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© Research
Publication : Journal of endotoxin research

Compartmentalization of the inflammatory response in sepsis and SIRS

Scientific Fields
Diseases
Organisms
Applications
Technique

Published in Journal of endotoxin research - 01 Jan 2006

Cavaillon JM, Annane D

Link to Pubmed [PMID] – 16719987

J. Endotoxin Res. 2006;12(3):151-70

Sepsis and systemic inflammatory response syndrome (SIRS) are associated with an exacerbated production of both pro- and anti-inflammatory mediators that are mainly produced within tissues. Although a systemic process, the pathophysiological events differ from organ to organ, and from organ to peripheral blood, leading to the concept of compartmentalization. The nature of the insult (e.g. burn, hemorrhage, trauma, peritonitis), the cellular composition of each compartment (e.g. nature of phagocytes, nature of endothelial cells), and its micro-environment (e.g. local presence of granulocyte-macrophage colony stimulating factor [GM-CSF] in the lungs, low levels of arginine in the liver, release of endotoxin from the gut), and leukocyte recruitment, have a great influence on local inflammation and on tissue injury. High levels of pro-inflammatory mediators (e.g. interleukin-1 [IL-1], tumor necrosis factor [TNF], gamma interferon [IFN-gamma], high mobility group protein-1 [HMGB1], macrophage migration inhibitory factor [MIF]) produced locally and released into the blood stream initiate remote organ injury as a consequence of an organ cross-talk. The inflammatory response within the tissues is greatly influenced by the local delivery of neuromediators by the cholinergic and sympathetic neurons. Acetylcholine and epinephrine contribute with IL-10 and other mediators to the anti-inflammatory compensatory response initiated to dampen the inflammatory process. Unfortunately, this regulatory response leads to an altered immune status of leukocytes that can increase the susceptibility to further infection. Again, the nature of the insult, the nature of the leukocytes, the presence of circulating microbial components, and the nature of the triggering agent employed to trigger cells, greatly influence the immune status of the leukocytes that may differ from one compartment to another. While anti-inflammatory mediators predominate within the blood stream to avoid igniting new inflammatory foci, their presence within tissues may not always be sufficient to prevent the initiation of a deleterious inflammatory response in the different compartments.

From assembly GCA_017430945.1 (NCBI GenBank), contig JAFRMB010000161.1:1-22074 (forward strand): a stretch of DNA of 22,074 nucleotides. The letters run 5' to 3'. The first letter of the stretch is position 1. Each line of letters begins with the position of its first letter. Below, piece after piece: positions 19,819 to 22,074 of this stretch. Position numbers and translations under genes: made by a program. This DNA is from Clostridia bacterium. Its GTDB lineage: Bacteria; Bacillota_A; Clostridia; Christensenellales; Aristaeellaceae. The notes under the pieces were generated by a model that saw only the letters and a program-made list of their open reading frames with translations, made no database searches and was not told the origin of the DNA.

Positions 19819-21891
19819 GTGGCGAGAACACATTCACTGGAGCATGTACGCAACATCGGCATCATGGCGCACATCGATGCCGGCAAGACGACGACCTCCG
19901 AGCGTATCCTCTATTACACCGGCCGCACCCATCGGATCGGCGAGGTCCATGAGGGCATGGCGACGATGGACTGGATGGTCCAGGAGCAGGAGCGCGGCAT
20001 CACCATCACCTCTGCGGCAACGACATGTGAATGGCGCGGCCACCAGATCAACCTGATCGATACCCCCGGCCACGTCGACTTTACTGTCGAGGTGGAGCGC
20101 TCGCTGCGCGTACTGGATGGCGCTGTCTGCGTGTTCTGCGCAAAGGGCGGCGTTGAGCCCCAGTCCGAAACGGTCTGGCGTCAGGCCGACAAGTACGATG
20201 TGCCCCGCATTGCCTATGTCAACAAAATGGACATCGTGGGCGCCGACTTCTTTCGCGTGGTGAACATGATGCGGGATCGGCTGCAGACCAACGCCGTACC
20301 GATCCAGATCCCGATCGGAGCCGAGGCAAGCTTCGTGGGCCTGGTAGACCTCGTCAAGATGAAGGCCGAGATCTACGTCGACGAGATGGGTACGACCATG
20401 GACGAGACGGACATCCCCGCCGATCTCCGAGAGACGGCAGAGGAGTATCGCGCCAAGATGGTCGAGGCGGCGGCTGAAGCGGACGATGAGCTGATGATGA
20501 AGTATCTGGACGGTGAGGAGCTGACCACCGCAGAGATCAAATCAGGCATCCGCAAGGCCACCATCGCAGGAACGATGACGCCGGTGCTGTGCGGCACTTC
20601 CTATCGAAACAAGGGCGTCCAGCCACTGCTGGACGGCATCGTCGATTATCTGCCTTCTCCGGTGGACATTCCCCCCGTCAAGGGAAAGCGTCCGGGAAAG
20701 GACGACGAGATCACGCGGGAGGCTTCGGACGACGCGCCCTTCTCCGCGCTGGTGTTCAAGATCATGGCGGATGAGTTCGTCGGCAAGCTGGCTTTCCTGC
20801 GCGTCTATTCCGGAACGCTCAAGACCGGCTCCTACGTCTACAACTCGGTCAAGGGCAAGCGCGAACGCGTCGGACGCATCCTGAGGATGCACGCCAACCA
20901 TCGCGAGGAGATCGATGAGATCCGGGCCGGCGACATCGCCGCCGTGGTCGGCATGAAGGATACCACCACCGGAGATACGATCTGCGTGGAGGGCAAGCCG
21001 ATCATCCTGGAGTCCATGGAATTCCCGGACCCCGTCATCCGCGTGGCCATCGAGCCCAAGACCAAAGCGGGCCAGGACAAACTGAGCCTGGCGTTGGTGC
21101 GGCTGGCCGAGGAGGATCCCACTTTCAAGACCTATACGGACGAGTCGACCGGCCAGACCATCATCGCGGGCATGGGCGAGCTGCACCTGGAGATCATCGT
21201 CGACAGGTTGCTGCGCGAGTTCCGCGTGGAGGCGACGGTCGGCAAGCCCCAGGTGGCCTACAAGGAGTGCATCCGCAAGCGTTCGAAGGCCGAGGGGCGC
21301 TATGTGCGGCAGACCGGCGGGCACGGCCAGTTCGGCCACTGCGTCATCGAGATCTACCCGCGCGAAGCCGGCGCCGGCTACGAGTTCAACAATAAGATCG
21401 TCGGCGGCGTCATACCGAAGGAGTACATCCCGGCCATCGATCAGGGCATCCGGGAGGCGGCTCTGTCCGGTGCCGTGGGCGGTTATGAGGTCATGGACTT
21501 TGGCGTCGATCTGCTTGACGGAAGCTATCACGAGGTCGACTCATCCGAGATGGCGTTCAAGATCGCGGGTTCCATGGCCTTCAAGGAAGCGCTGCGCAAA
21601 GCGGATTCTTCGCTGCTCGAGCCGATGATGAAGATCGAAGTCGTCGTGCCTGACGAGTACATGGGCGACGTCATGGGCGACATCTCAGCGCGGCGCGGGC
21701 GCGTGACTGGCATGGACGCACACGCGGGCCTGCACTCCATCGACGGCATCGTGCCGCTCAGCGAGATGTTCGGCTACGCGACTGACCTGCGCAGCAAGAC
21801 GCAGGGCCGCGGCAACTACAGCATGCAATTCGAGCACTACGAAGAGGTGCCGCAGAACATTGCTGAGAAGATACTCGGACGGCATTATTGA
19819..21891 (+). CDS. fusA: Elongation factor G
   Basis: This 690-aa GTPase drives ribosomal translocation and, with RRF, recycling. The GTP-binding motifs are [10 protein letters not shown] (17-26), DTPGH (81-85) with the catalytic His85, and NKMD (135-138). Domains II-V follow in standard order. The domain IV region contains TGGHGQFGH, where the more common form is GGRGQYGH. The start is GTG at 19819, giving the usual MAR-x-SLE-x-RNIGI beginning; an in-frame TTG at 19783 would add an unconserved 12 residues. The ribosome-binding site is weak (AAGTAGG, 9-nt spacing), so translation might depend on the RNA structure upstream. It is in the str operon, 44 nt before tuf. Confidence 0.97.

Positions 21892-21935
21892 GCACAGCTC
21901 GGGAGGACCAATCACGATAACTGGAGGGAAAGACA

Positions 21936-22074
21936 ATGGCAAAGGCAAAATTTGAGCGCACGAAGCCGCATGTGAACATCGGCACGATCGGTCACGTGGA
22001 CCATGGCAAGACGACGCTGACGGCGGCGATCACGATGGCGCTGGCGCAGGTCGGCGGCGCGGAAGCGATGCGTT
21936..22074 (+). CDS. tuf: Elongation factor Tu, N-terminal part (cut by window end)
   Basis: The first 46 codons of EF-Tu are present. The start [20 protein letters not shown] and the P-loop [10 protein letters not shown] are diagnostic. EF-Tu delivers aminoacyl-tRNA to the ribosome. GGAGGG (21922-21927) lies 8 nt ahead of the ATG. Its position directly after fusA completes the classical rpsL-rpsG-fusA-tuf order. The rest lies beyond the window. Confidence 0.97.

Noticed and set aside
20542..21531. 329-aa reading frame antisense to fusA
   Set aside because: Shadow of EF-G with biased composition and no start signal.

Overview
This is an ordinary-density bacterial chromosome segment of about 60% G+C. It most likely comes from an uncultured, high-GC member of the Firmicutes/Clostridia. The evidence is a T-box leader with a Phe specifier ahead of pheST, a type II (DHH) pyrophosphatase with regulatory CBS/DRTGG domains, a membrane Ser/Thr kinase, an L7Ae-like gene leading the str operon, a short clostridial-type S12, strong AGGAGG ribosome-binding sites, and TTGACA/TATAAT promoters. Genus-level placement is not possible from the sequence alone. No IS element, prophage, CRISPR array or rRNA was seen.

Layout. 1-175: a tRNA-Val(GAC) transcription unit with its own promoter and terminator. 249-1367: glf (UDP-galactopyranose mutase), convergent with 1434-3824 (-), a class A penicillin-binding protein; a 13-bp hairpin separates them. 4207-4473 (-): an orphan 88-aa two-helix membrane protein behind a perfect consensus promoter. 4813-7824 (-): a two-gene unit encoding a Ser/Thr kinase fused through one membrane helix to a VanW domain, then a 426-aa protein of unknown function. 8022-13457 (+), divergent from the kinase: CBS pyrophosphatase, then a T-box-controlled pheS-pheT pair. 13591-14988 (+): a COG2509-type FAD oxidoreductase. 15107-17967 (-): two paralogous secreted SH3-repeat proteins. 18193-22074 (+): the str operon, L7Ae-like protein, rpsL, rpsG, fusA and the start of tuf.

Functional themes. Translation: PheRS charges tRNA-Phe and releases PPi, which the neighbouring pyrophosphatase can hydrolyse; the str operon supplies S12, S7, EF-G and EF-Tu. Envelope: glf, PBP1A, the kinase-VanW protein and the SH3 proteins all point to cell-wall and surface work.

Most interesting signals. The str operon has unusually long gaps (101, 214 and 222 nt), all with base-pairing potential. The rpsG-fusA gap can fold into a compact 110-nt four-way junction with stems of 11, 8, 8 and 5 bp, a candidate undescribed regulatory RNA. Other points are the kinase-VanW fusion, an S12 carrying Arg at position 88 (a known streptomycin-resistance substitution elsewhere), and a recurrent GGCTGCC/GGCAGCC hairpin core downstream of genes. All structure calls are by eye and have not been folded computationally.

http://www.ncbi.nlm.nih.gov/pubmed/16719987